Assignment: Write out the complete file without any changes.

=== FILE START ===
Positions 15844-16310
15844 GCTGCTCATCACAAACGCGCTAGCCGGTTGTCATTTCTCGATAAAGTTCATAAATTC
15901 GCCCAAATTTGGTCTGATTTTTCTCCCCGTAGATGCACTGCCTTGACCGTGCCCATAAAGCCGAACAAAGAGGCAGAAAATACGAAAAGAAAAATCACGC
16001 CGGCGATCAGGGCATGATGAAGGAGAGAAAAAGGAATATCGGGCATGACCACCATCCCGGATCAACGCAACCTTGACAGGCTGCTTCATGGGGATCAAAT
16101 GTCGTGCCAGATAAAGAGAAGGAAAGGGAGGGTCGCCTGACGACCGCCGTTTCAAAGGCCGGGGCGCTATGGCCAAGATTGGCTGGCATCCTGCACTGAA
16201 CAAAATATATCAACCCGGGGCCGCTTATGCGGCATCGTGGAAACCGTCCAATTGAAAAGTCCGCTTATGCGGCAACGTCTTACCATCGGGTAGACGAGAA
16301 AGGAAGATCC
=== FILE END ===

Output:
Positions 15844-16310
15844 GCTGCTCATCACAAACGCGCTAGCCGGTTGTCATTTCTCGATAAAGTTCATAAATTC
15901 GCCCAAATTTGGTCTGATTTTTCTCCCCGTAGATGCACTGCCTTGACCGTGCCCATAAAGCCGAACAAAGAGGCAGAAAATACGAAAAGAAAAATCACGC
16001 CGGCGATCAGGGCATGATGAAGGAGAGAAAAAGGAATATCGGGCATGACCACCATCCCGGATCAACGCAACCTTGACAGGCTGCTTCATGGGGATCAAAT
16101 GTCGTGCCAGATAAAGAGAAGGAAAGGGAGGGTCGCCTGACGACCGCCGTTTCAAAGGCCGGGGCGCTATGGCCAAGATTGGCTGGCATCCTGCACTGAA
16201 CAAAATATATCAACCCGGGGCCGCTTATGCGGCATCGTGGAAACCGTCCAATTGAAAAGTCCGCTTATGCGGCAACGTCTTACCATCGGGTAGACGAGAA
16301 AGGAAGATCC